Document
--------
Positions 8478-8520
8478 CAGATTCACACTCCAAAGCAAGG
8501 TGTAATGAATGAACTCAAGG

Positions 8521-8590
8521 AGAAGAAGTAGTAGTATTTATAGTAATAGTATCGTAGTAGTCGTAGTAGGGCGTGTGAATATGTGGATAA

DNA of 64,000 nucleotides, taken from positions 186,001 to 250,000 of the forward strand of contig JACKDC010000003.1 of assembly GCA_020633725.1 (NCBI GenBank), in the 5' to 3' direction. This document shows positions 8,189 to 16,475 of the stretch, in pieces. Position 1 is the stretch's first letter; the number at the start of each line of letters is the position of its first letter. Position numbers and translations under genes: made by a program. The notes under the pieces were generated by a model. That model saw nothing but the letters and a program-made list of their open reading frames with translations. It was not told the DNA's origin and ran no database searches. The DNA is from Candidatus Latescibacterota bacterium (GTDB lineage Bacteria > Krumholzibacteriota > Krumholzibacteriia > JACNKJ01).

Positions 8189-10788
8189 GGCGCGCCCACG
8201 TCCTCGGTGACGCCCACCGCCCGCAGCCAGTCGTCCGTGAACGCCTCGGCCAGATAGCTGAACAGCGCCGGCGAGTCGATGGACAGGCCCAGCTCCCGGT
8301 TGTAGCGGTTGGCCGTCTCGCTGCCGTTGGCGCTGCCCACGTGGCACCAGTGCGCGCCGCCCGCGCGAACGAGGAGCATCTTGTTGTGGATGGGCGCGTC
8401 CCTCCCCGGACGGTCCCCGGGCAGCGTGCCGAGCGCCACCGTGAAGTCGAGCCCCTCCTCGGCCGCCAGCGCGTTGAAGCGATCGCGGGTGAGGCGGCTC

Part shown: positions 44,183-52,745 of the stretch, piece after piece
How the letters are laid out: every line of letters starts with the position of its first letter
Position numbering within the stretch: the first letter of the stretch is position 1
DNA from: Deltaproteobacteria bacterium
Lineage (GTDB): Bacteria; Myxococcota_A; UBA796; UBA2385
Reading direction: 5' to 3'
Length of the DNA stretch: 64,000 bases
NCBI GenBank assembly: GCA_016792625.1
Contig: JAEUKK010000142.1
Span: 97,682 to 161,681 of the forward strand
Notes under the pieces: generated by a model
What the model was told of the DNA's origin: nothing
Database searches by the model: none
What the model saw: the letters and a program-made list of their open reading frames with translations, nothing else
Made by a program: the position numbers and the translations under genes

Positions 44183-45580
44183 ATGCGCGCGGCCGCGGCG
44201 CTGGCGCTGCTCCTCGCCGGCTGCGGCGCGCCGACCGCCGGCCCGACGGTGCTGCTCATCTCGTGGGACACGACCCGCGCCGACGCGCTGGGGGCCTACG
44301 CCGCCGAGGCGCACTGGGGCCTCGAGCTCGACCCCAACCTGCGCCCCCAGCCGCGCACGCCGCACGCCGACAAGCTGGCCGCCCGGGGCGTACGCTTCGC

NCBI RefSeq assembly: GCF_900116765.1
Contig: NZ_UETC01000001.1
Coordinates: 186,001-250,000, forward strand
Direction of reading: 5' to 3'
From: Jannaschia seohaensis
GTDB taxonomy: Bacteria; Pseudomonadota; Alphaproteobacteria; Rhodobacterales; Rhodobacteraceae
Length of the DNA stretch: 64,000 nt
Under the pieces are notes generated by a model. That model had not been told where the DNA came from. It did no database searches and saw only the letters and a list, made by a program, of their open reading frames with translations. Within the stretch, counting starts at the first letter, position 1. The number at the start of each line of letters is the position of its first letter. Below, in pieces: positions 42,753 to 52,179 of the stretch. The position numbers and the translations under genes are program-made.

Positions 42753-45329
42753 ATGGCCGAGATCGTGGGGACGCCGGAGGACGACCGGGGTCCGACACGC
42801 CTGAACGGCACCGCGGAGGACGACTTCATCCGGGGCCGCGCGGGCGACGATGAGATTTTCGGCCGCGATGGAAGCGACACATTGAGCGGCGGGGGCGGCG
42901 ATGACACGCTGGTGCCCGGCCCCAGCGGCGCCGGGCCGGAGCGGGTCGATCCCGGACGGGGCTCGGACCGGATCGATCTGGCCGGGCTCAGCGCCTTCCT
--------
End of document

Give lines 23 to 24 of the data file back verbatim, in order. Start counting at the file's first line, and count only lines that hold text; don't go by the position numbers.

What the model was told of the DNA's origin: nothing
Database searches by the model: none